DPS spokeswoman Tela Mange told us via e-mail that the DPS has spent nearly $106 million reimbursing vendors, cities and counties for Hurricane Ike expenses, while also returning $25 million to the HHSC. Mange said about $112 million has been set aside by FEMA to cover expenses the federal agency decides are eligible for reimbursement.
Big picture: State spends more than $100 million in state money on hurricane. Federal government covers eligible expenditures--and state lawmakers earmark some of that reimbursement money for the mansion work.
As we explored this history, we realized the ticklish issue for the Republican-led Legislature and Perry may have been the spectre of spending federal aid appropriated by the Democratic-controlled Congress with the support of the Democratic president, Barack Obama, on the mansion occupied by the Republican governor. Hence, Texas legislators dropped the idea of spending stimulus aid on the mansion project.
State Sen. Steve Ogden, R-Bryan, chairman of the Senate Finance Committee, recently acknowledged as much. In an Oct. 5 interview with the American-Statesman editorial board, Ogden said: "We didn't want to basically hard-wire (the mansion funding) in such a way that critics could say you used federal funds to rebuild the mansion. So we moved the money around."
Allen Spelce, spokesman for the Texas state comptroller's office, told us the $11 million is considered state revenue because it made up for state-originated expenditures. Spelce pointed out too that the 2010-11 state budget shows no federal money going to the preservation board; its budget has two entries referring to the $11 million for the mansion work as general revenue, meaning state money.
"It's different," Spelce told us, "than if this was some kind of federal grant, which is typically what you think of when you talk about federal funds."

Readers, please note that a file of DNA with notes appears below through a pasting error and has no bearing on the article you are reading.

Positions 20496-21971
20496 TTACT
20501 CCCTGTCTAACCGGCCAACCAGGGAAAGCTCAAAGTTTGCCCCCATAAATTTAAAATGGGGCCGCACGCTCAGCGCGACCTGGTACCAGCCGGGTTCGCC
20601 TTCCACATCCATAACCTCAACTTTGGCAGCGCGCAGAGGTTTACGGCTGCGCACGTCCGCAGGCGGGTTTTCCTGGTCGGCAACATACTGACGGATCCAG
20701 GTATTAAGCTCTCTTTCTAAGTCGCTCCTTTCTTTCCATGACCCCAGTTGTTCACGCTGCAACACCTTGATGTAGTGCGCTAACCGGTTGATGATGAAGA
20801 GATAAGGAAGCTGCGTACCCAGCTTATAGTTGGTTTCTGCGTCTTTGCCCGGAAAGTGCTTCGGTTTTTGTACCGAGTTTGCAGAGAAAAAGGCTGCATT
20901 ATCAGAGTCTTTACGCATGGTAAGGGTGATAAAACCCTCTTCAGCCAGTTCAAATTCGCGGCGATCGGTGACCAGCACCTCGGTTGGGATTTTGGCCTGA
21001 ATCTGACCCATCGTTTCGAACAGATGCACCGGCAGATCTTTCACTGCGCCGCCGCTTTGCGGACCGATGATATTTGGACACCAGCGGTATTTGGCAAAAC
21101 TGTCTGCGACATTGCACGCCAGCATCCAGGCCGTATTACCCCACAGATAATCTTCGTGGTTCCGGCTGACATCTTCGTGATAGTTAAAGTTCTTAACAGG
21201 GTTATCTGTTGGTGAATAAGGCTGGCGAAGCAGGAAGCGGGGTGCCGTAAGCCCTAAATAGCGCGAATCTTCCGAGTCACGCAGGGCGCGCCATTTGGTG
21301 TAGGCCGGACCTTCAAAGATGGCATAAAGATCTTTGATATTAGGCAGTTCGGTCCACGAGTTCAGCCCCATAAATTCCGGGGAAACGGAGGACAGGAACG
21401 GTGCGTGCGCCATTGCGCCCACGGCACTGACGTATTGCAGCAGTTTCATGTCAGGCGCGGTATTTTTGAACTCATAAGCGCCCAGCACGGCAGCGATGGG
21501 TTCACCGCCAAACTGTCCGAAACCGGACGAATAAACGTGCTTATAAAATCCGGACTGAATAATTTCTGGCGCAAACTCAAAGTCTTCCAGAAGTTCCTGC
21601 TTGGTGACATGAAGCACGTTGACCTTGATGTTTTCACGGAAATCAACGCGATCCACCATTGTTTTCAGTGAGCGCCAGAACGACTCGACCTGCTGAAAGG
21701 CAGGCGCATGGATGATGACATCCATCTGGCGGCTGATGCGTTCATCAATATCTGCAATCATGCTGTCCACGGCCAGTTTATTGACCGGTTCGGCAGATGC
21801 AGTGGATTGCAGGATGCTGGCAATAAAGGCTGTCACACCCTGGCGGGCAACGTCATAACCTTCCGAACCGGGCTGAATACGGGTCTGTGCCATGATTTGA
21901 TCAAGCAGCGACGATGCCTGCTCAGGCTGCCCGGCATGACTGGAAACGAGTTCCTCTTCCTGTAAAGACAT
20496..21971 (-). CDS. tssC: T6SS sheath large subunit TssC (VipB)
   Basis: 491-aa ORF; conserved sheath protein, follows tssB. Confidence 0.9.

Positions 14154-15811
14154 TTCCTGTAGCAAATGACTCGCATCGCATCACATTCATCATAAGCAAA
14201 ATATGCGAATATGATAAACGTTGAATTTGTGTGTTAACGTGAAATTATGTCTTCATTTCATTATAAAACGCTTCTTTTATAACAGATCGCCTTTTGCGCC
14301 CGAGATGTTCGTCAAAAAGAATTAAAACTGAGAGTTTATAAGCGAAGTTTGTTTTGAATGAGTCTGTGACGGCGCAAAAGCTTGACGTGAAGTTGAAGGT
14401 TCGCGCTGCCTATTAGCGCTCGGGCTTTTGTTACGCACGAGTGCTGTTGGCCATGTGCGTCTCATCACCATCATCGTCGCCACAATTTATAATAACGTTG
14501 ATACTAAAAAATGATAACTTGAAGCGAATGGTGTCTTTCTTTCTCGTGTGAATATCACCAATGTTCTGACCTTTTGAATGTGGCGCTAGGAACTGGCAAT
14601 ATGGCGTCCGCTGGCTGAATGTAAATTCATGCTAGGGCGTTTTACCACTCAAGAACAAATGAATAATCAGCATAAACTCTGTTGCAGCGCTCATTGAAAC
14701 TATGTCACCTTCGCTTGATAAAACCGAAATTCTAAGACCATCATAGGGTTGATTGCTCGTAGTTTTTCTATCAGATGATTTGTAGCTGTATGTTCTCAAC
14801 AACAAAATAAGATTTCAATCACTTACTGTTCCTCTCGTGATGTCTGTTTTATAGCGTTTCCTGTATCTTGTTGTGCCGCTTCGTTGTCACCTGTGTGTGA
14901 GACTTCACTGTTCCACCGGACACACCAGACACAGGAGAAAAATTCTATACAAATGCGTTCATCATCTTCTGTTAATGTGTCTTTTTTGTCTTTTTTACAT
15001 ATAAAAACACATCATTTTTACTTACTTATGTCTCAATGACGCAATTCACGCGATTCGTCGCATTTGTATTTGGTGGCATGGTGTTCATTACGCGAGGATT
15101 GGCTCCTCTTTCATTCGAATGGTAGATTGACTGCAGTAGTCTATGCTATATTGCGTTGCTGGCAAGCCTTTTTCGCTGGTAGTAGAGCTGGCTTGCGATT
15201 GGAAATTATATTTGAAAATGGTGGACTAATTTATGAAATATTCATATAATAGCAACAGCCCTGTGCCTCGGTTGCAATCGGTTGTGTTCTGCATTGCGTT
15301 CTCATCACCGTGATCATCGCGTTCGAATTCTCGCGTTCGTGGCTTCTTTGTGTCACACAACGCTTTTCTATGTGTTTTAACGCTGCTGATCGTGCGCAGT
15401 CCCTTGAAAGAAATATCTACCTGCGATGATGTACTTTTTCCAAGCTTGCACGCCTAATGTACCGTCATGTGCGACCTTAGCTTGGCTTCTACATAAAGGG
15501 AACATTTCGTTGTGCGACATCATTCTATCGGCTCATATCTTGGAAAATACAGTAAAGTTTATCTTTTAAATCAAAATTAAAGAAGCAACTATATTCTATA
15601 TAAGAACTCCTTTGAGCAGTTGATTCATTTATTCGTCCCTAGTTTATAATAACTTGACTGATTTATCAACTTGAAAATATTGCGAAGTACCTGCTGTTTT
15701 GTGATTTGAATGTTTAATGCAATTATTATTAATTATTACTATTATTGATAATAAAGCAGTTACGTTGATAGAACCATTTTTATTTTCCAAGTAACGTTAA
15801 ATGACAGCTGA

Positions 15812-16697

Katherine Cesinger, Perry's deputy press secretary, echoed Spelce, saying: "It's not being utilized for disasters, it's a reimbursement. You're splitting hairs here."
We ran these interpretations past Back to Basics, whose executive director, Cliff Walker, insisted that the federal aid being used on the mansion was "originally intended to go toward reimbursement of those local communities and the public-assistance first responders" who helped victims of the hurricane. He also sent an e-mail stressing Sneed's September reference to the $11 million as federal aid.
"As federal hurricane public assistance funds, then why have these dollars been used for the mansion? FEMA makes it clear that public assistance dollars are to be used to rebuild communities," Walker said. He referred us to a FEMA web page on the agency's Public Assistance Grant Program, which it says "provides supplemental federal disaster grant assistance for debris removal, emergency protective measures, and the repair, replacement, or restoration of disaster-damaged, publicly owned facilities and the facilities of certain Private Non-Profit (PNP) organizations."
Our attempts to explore this with FEMA didn't yield an immediate interview.
Our take: Whether the FEMA reimbursements to Texas amount to federal aid or not, the statement that Perry is "taking money away from hurricane victims" and diverting it to the mansion project is wrong on two fronts. First, FEMA set aside the money to cover agency costs already incurred in response to the hurricane; no victims are bereft as a result, far as we can tell. Secondly, the assignment of the funds to the mansion work was made by state lawmakers; Perry didn't earmark any money alone.
We rate the statement False.